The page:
Addressing environmental concerns

[by  Brian lewis, General Secretary of the Trinidad and Tobago Olympic Committee]


In keeping silent about evil, in burying it so deep within us that no sign of it appears on the surface,
we are implanting it, and it will rise up a thousand fold in the future.
When we neither punish nor reproach evildoers…
we are ripping the foundations of justice from beneath new generations.

– Alexander Solzhenitsyn

“Dishonest and Shameless, them people too disgusting” those were the words used by a teenager to express his views on politics and politicians in T&T. I happened to over hear the tail end of a discussion about something the group had seen on television.

 Taken aback by the intense manner with which the youngster spoke I asked myself; are we as a nation losing the moral authority needed to lead, inspire and motivate the youth of the nation?

Perception is reality. Moral authority is easily lost in the absence of Respect, Integrity and Humility. On the subject of leadership, The Olympic Movement has taken the leadership role regarding the issue of sport and the environment.
Next year’s Beijing Olympics presents a challenge for the International Olympic Committee (IOC) and China.
 Pollution is a major issue.
No amount of public relation spin will change the fact that a United Nation report suggests that Air pollution in Beijing will not significantly improve before next year's Olympic Games.
Pollution according to the report is said to be more than three times the safe limits set by the World Health Organization.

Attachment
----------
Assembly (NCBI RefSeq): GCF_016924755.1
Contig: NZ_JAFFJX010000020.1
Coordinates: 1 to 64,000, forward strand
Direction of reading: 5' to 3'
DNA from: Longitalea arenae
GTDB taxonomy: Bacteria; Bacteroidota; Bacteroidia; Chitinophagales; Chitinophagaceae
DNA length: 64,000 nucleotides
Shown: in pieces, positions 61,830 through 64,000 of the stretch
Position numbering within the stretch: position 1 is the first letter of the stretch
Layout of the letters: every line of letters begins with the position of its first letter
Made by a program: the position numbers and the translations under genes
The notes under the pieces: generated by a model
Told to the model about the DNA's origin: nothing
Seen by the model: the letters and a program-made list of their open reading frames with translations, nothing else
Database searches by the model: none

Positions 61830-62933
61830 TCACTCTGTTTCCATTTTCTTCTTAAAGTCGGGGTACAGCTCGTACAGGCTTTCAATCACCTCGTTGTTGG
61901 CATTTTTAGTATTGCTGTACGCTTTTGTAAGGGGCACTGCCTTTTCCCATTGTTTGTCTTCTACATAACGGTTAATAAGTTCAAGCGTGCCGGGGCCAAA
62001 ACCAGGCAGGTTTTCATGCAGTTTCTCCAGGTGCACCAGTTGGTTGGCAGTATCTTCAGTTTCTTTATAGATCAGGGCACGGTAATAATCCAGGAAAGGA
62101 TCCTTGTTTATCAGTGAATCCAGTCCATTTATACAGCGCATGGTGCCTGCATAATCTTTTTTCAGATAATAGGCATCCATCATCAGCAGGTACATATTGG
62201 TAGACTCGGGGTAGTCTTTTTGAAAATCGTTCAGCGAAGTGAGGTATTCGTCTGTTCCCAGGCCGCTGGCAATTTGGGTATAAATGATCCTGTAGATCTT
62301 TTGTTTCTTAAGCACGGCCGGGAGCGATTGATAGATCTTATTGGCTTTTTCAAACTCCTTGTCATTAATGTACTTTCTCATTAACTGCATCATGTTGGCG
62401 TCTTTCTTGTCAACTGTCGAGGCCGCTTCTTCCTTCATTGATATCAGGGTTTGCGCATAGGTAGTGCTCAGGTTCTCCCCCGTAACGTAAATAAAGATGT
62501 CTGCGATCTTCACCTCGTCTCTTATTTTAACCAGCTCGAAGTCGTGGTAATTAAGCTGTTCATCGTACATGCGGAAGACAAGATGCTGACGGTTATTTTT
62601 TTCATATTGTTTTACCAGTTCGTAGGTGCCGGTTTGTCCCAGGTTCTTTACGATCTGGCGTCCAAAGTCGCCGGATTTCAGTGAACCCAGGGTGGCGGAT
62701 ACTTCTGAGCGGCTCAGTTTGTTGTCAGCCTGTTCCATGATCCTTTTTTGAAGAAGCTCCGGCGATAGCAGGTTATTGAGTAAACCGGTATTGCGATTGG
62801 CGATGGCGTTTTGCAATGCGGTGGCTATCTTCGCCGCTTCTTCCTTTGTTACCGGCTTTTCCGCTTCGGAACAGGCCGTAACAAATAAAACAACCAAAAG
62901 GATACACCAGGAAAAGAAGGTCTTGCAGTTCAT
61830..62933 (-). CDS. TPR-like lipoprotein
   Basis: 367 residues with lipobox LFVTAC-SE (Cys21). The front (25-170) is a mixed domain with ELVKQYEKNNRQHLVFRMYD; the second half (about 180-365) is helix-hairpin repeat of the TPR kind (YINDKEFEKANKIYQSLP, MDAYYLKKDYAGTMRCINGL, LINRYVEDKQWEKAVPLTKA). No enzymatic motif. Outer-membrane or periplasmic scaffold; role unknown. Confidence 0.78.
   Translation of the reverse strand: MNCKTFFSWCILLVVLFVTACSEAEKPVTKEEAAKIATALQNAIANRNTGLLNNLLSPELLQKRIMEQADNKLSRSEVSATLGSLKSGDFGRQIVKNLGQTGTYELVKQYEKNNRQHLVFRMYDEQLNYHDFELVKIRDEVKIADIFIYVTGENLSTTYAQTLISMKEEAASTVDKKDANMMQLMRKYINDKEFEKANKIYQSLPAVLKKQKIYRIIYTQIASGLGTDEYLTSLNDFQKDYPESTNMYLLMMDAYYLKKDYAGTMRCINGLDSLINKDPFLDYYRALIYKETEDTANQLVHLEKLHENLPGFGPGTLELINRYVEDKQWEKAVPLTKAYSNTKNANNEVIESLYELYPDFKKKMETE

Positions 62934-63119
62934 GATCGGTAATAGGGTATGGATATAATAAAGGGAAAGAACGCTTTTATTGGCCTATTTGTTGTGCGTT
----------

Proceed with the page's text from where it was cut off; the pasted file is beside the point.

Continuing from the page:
This despite claims from Beijing Olympic officials that air quality will not be a problem.
The report further asserts that air pollution will not significantly improve before the Olympics begin next August.
This must be a worry for the IOC as the creditability of its sport and environment agenda is at stake.
The IOC has articulated a significant role for itself in support of environmental protection and sustainable development, with significant progress being made since the 1994 Winter Olympic Games in Lillehammer, Norway.
That year, the Olympic charter was amended so that the role of the IOC was extended to encourage and support a responsible concern for environmental issues.
The environment is now one of three pillars of Olympism along with sport and culture.
The IOC in furtherance of its mandate produced a guide on Sport, Environment and Sustainable development and adopted an Olympic Movement version of Agenda 21.
 About four years ago, the TTOC started planning a Sport and Environment conference. The response from the Environment Management Agency (EMA) was apathetic at best and TTOC enthusiasm waned as a consequence. Incidentally, there is no mention of the environment in the National Sport Policy.
The Ministry of Sport’s plan is to upgrade and construct 700 community sport facilities. Welcomed as this is, there will be a significant and detrimental impact on the environment if the potential impact is not thoughtfully and responsibly addressed.
Consistent with the aims and objectives of the wider Olympic movement, T&T Sport must ensure that it is not contributing to the degradation of the environment.
Getting back to the teenager I mentioned earlier. I wanted to tell him that he was being a bit harsh. But I hesitated. Why? Isn’t it a fact that the verbal and noise pollution during the recent general election campaign was in the main unacceptable?
Pollution in any form is unhealthy.

Campaign 41 is now history and as our politicians buckle down to the serious business of nation building they now have to live with the consequences of their words and deeds.
Corrupt or ego – driven leaders can do a lot of damage, but as we evolve and mature as a nation our emotional, mental and spiritual intelligence will catch up to our economical development. We will awaken to the truth that power is in the hands of the people not in elected officials or appointed bureaucrats. That the collective is stronger that the individual weaknesses. In other words as we say in sport: There is no I in team.
Addressing environmental concerns requires lifestyle and attitudinal changes.
 The most difficult decisions in our lives occur when our principles conflict.
But keep the faith, without hope, nothing changes. If we lose hope, then we are truly lost.